Metro: I guess I could vote with my feet, or a bike or an Uber

MetroI wonder if a third day will be the charm?

Yesterday during my commute home an old guy was panhandling on the train. He asked for change, I said I didn’t have any. I had my headphones in and was listening to a podcast, so I didn’t clearly hear whatever it was he first mumbled. But as people began filing out he said quite clearly, “I’m gonna spit in your face.” Thankfully, he didn’t and he got off the train at Gallery Place. Today it was a gang of teenagers on a crowded train during rush hour. I’ll say about 10 or so African American teens got on at Gallery Place loudly packing into one end of the train. One of them decided to throw ice, someone complained, and then they decided to push through to the other end of the train. They insulted an African American senior citizen as they pushed through. Once on the other end, they caused some commotion that at few in their party decided to film. The commotion was enough to get a few commuters, including myself, to flee the train when it pulled into Mt. Vernon Square. I reported the incident to @WMATA and MyMTPD and got back the same sort of answer I normally get when I report things.

Well, maybe I should walk or get back to biking to work instead? But the problem hasn’t been my commute in. My commute in is more positive/neutral than negative. My commute back is mostly okay but then I have 15 minutes of unpleasantness that pops up from time to time. In the afternoon I’m more likely to encounter rowdy school-kids, drunks, panhandlers, crazy people, trash, and bad smells. My work pays for my commute but sometimes free doesn’t seem worth it.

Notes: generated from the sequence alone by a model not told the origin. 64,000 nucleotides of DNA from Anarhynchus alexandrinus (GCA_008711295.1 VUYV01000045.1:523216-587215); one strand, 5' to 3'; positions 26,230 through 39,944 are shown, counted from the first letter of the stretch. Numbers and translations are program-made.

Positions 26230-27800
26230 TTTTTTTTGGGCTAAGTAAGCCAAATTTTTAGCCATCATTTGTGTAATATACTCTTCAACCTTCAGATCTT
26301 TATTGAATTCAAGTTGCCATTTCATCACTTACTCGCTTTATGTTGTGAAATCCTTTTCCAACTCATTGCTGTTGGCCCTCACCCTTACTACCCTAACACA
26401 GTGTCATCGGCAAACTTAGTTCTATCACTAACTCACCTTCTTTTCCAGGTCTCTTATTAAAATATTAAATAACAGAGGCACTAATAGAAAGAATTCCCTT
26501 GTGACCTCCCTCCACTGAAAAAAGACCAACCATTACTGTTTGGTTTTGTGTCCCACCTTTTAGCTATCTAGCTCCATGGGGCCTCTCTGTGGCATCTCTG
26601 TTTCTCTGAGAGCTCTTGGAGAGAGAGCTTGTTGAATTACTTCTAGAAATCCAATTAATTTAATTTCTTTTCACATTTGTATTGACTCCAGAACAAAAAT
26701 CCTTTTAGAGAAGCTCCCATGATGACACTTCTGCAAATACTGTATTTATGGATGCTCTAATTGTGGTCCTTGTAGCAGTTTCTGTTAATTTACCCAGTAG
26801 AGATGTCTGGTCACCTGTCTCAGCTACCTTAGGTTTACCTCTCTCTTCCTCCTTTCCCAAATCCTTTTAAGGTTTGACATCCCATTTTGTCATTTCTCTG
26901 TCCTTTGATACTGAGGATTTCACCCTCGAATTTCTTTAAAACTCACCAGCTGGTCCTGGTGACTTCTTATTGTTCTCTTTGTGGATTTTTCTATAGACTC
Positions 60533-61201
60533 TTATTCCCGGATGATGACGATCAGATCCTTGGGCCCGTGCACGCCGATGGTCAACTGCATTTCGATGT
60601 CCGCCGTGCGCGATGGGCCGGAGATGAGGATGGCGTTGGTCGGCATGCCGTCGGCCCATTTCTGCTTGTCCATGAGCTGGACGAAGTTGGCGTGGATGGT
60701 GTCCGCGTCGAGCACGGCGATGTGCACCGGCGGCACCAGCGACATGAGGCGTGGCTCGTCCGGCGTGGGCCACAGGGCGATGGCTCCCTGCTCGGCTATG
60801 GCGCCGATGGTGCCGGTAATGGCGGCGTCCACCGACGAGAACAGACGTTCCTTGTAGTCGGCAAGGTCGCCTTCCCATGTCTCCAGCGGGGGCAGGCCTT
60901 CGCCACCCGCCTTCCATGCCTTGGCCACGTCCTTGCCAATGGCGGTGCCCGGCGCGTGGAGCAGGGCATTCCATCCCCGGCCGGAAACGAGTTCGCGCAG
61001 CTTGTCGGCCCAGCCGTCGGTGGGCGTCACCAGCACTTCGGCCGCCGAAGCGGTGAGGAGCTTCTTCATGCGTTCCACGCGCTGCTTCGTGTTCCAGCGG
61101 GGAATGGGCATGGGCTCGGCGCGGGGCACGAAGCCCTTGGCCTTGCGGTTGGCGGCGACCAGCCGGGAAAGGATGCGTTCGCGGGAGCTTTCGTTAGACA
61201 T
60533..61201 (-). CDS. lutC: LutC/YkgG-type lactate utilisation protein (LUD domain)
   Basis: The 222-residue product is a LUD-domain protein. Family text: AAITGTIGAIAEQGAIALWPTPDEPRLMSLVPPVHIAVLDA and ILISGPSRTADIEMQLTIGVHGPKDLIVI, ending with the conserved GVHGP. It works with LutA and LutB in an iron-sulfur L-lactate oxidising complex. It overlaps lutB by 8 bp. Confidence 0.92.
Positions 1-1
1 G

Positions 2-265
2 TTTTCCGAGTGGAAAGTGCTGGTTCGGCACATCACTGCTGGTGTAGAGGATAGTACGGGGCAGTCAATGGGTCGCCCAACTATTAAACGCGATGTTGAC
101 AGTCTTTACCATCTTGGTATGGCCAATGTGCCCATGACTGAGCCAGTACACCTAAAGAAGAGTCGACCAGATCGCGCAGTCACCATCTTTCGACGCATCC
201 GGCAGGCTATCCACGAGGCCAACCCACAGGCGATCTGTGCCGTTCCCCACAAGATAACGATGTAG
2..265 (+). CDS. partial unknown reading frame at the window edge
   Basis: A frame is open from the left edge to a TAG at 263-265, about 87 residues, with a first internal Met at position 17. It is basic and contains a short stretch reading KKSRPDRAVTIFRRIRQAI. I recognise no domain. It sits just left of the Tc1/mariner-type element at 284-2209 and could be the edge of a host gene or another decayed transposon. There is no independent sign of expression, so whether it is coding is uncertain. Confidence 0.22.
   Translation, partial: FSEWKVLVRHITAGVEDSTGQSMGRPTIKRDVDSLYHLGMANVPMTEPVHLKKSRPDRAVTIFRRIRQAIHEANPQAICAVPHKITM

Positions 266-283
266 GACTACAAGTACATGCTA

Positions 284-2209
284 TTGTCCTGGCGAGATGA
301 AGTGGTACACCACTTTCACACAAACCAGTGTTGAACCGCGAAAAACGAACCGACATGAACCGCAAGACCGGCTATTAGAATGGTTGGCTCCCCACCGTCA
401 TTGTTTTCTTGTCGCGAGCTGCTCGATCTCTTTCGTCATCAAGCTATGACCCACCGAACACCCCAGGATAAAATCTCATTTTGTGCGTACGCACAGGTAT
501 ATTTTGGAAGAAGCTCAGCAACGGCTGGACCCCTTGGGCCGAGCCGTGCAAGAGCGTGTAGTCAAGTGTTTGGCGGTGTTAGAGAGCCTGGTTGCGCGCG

Afternoons like this make me reconsider getting a bike and cutting back on metro. I know ridership is down for various reasons, reasons being people have other options to using public transit. There are days when I could telework, but I’m not as productive at home. I could also try doing 10 hour flex-time days to limit how many times I have to come in. I’m too cheap to use Uber-pool on a regular basis. I’m still a fair weather biker, and becoming more hard-core would help me lose weight.

Anyway, there are people who are undermining public transit by adding misery to it. If the people who add to WMATA’s bottom line stop using the system, and decide to stay home, carpool, Uber, bike, walk, or drive their own personal vehicle, it’s going to take longer to get back to good.

Voting with their feet- please don’t take citizens for granted

My feetsmLet’s take a break from the church histories and look towards the future and present. When I last pondered people voting with their feet it was in regards to DC parents.

I hope the politicians and the city government, in general, does not take its citizens for granted. It’s hard to put my finger on one thing, but I can’t shake this feeling that the city is taking its tax base for granted, like we don’t have the option of moving a couple of miles across the border to Maryland or Virginia. Yes, there are citizens who are stuck, I’m not talking about them. I speak of the professionals, the comfortably retired, the people with options.

When my spouse and I moved to the DC area in the mid 90s*, DC was just freaking depressing. The Downtown was dead after 5pm. It was kind of dead on the weekends too. These were also the days of the Control Board. The city was dealing with a crazy murder rate craptastic schools, the crack epidemic, and a lousy bond rating. These were the bad old days of bad city services when no one would bother answering the phone. The bad old days can return if we aren’t careful and that’s my concern. Maybe housing advocates will get their wish and DC will become affordable because of a slow exodus of the middle class.

Right now, compared to the 90s, DC is awesome. Let’s not take the awesome for granted because it can be less awesome in the future. There are some things DC has that the surrounding counties don’t. But there isn’t that much, except their own stubborn citizenry, that can keep those counties from doing some of the same great things DC government is doing and luring our neighbors away.